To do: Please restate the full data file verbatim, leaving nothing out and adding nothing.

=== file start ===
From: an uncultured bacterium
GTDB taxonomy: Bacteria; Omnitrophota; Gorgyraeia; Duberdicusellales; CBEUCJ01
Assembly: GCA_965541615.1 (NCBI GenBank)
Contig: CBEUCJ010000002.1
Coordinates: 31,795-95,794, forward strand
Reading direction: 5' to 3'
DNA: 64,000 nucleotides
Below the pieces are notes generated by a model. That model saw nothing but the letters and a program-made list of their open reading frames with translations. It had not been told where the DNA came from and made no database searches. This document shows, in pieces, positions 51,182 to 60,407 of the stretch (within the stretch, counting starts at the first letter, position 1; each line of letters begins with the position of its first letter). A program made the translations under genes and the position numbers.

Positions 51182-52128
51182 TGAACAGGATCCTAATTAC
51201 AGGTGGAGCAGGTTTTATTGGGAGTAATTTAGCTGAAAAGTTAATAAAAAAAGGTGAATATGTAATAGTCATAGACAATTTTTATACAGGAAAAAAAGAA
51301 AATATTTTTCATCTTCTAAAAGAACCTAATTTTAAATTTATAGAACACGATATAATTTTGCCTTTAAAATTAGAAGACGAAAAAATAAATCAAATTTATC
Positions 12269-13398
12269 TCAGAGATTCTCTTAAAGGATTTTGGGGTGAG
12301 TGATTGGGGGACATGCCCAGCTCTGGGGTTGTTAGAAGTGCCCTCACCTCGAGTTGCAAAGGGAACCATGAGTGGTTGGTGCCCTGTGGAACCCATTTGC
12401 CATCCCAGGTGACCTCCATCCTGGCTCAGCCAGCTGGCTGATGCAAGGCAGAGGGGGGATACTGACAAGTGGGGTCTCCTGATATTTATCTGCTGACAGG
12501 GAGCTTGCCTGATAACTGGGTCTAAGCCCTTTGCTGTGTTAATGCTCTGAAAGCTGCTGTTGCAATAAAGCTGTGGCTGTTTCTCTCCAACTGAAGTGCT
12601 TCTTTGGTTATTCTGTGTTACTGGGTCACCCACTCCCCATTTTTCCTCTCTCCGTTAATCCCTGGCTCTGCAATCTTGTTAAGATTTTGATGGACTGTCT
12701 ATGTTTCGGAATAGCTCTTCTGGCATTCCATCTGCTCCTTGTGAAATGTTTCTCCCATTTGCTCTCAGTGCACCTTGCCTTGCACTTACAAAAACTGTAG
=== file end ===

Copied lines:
From: an uncultured bacterium
GTDB taxonomy: Bacteria; Omnitrophota; Gorgyraeia; Duberdicusellales; CBEUCJ01
Assembly: GCA_965541615.1 (NCBI GenBank)
Contig: CBEUCJ010000002.1
Coordinates: 31,795-95,794, forward strand
Reading direction: 5' to 3'
DNA: 64,000 nucleotides
Below the pieces are notes generated by a model. That model saw nothing but the letters and a program-made list of their open reading frames with translations. It had not been told where the DNA came from and made no database searches. This document shows, in pieces, positions 51,182 to 60,407 of the stretch (within the stretch, counting starts at the first letter, position 1; each line of letters begins with the position of its first letter). A program made the translations under genes and the position numbers.

Positions 51182-52128
51182 TGAACAGGATCCTAATTAC
51201 AGGTGGAGCAGGTTTTATTGGGAGTAATTTAGCTGAAAAGTTAATAAAAAAAGGTGAATATGTAATAGTCATAGACAATTTTTATACAGGAAAAAAAGAA
51301 AATATTTTTCATCTTCTAAAAGAACCTAATTTTAAATTTATAGAACACGATATAATTTTGCCTTTAAAATTAGAAGACGAAAAAATAAATCAAATTTATC
Positions 12269-13398
12269 TCAGAGATTCTCTTAAAGGATTTTGGGGTGAG
12301 TGATTGGGGGACATGCCCAGCTCTGGGGTTGTTAGAAGTGCCCTCACCTCGAGTTGCAAAGGGAACCATGAGTGGTTGGTGCCCTGTGGAACCCATTTGC
12401 CATCCCAGGTGACCTCCATCCTGGCTCAGCCAGCTGGCTGATGCAAGGCAGAGGGGGGATACTGACAAGTGGGGTCTCCTGATATTTATCTGCTGACAGG
12501 GAGCTTGCCTGATAACTGGGTCTAAGCCCTTTGCTGTGTTAATGCTCTGAAAGCTGCTGTTGCAATAAAGCTGTGGCTGTTTCTCTCCAACTGAAGTGCT
12601 TCTTTGGTTATTCTGTGTTACTGGGTCACCCACTCCCCATTTTTCCTCTCTCCGTTAATCCCTGGCTCTGCAATCTTGTTAAGATTTTGATGGACTGTCT
12701 ATGTTTCGGAATAGCTCTTCTGGCATTCCATCTGCTCCTTGTGAAATGTTTCTCCCATTTGCTCTCAGTGCACCTTGCCTTGCACTTACAAAAACTGTAG